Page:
No one expects that the only liquid you're going to consume is water. But it's best to make a habit of drinking other liquid treats in healthy quantities, especially if you want to avoid gaining weight.
According to Shapiro, "juice, soda (regular and diet), fancy coffee drinks, and smoothies can all get in the way of your weight loss progress if you do not watch portions." She recommends you make sure to "read labels and manage excess calories." There's no need to completely eliminate your beverage guilty pleasures, but if you're not careful you run the risk of gaining weight from overconsuming calories, sugars, and fat-inducing additives.
Heart Health & Blood Sugar
You're overdoing it on the caffeine
If you find yourself experiencing some withdrawal symptoms when you don't have a caffeinated beverage during the day, then you may have developed an unfortunate drinking habit. There is such a thing as a reasonable and healthy amount of caffeine in a day, and if you're constantly exceeding that amount, your body tends to suffer the consequences.
When you're frequently consuming "caffeinated products like coffee and some energy drinks, [they] have the potential to increase one's heart rate and have the heart work more than needed," says Deena Adimoolam, MD, another Eat This, Not That! medical board expert who specializes in internal medicine and endocrinology.
"If you are a caffeine drinker, look for signs that your body is getting too much caffeine—[the] heart beating too fast, insomnia, increased anxiety, increased sweating, racing thoughts, worsening acid reflux," Adimoolam explains. And if you are constantly experiencing these symptoms, she says, "cut back on caffeine intake and see how you feel…if your symptoms persist, then talk to your doctor ASAP."
Picking high-fat beverages
There are many drinks that can result in unsteady blood pressure, which puts your heart health at risk. One primary culprit is full-fat dairy beverages, which are quite high in saturated fats and may increase your risk of heart disease.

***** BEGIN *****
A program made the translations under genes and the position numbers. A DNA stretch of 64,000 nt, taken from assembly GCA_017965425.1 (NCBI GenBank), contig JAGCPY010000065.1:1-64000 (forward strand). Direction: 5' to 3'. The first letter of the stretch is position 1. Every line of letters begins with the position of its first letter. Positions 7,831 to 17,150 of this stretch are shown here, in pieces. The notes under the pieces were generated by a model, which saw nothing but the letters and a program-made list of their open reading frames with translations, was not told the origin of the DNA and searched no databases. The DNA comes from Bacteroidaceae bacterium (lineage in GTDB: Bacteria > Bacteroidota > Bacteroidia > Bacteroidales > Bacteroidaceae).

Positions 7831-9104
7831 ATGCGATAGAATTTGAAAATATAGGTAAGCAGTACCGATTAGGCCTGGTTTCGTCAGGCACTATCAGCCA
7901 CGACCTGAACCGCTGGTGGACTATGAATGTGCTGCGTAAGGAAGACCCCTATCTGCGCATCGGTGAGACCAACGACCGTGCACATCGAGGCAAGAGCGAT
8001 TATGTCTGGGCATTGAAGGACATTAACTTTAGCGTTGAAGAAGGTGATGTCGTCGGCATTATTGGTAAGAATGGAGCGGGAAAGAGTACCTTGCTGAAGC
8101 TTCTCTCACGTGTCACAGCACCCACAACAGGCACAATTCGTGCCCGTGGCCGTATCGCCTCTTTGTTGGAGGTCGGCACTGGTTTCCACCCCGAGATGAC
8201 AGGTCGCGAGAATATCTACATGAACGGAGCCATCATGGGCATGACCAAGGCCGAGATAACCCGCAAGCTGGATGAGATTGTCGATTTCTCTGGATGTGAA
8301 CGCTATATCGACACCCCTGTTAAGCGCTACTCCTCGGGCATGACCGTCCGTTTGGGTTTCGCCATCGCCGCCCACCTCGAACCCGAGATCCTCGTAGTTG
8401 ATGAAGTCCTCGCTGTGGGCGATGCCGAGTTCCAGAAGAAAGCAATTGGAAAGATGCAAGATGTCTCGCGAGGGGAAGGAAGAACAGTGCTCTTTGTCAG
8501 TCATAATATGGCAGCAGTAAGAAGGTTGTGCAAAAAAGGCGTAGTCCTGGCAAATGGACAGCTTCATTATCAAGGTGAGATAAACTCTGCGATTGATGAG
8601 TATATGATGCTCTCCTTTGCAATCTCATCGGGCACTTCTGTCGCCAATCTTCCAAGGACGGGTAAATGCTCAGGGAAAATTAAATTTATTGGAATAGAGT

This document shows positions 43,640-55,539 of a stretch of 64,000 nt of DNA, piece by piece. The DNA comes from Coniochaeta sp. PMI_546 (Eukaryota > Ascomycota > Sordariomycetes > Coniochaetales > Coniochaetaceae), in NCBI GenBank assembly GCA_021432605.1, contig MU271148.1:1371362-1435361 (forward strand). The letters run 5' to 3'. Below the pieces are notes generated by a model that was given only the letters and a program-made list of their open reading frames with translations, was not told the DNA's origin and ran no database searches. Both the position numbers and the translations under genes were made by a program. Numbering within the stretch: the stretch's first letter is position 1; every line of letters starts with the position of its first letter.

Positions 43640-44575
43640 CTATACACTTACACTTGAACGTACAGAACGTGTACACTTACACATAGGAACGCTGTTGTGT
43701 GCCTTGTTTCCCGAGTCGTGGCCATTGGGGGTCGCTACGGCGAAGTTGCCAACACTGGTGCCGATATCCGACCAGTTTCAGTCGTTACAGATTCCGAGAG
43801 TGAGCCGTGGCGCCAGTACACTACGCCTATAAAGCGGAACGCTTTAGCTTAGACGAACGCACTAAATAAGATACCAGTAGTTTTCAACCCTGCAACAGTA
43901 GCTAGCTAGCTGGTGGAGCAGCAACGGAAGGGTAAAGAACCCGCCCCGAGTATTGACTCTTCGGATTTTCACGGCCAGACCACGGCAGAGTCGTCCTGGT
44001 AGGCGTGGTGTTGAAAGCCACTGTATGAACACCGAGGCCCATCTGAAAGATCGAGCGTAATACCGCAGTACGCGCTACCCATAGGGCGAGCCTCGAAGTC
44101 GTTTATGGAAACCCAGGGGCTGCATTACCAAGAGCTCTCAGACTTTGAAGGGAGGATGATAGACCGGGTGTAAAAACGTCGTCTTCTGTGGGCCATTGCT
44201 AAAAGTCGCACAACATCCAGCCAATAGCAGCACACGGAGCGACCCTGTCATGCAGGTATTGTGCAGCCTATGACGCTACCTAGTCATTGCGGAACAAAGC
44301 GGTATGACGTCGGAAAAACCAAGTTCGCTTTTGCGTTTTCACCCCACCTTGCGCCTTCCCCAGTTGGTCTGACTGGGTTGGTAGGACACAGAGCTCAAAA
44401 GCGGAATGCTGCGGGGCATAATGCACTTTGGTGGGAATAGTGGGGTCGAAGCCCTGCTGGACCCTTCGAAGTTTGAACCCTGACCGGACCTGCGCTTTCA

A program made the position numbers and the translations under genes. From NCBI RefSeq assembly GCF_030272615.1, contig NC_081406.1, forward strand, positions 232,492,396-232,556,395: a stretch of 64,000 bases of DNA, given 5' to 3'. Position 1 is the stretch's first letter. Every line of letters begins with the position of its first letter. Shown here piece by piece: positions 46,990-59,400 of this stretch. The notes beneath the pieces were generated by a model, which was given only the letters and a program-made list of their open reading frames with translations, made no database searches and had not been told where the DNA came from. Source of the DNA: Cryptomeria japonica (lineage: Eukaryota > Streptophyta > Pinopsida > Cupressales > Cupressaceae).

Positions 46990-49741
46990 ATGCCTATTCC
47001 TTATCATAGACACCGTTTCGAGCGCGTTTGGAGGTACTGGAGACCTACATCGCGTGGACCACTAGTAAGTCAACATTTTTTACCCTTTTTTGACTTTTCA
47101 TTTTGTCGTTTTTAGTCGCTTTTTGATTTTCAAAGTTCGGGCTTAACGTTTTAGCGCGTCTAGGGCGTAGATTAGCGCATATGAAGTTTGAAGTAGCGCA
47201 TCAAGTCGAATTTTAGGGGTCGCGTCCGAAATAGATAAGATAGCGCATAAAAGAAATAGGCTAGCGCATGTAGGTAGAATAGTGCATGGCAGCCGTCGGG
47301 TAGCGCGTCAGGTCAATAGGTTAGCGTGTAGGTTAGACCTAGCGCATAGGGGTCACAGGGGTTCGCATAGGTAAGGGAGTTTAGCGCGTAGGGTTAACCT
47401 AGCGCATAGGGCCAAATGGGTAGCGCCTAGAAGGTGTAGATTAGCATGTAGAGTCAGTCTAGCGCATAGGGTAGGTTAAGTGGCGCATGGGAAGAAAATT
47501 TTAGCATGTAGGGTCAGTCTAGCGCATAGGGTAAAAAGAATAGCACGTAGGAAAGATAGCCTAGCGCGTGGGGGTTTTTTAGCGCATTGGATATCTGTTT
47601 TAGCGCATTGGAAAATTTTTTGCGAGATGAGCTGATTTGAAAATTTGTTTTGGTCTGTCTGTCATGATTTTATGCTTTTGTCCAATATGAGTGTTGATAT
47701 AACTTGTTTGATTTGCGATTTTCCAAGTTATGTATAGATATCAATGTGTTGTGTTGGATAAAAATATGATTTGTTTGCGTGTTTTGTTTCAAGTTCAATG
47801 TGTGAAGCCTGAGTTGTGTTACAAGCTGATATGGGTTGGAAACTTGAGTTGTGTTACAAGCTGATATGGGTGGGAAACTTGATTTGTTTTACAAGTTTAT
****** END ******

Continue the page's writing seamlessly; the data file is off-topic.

The American Heart Association recommends that only 5-6% of your daily calorie intake should come from saturated fat. Some studies have shown that consuming a lot of dairy products that are high in saturated fat may increase LDL cholesterol levels (aka, the bad cholesterol) as well as heart disease.
Since making it a habit to drink fatty dairy beverages can cause your heart to become unhealthy over time, in turn, there can be other consequences to your body. "If the heart is not healthy then blood cannot be delivered to organs which are essential for life-allowing for activities like breathing, urinating, having bowel movements, etc," Adimoolam explains.
Not properly hydrating your body
"Hydrating with plenty of plain water is a key drinking habit—your liver relies on water to function efficiently," says Lisa Moskovitz, RD, CDN, the CEO of NY Nutrition Group and author of The Core 3 Healthy Eating Plan. Considering our bodies are made up of 60% water, it should be no surprise that our bodies as well as the organs inside them thrive most when they're well hydrated.
The European Journal of Clinical Nutrition recently published a study that found that regularly drinking more water may lower the risk of men being diagnosed with non-alcoholic fatty liver disease (NAFLD). The participant population was more than 16,000 adults, including about 20% of men who had newly been diagnosed with NAFLD. Researchers reported that they found the odds of being diagnosed with NAFLD to be slightly lower in men who drank four to seven cups of water a day and notably lower in men who drank more than seven cups a day.
Even though NAFLD can sometimes act as a "silent disease"—with little or no initial symptoms—a sick liver can result in fatigue, abdominal pain, loss of appetite, easy bruising or bleeding, and many other health complications.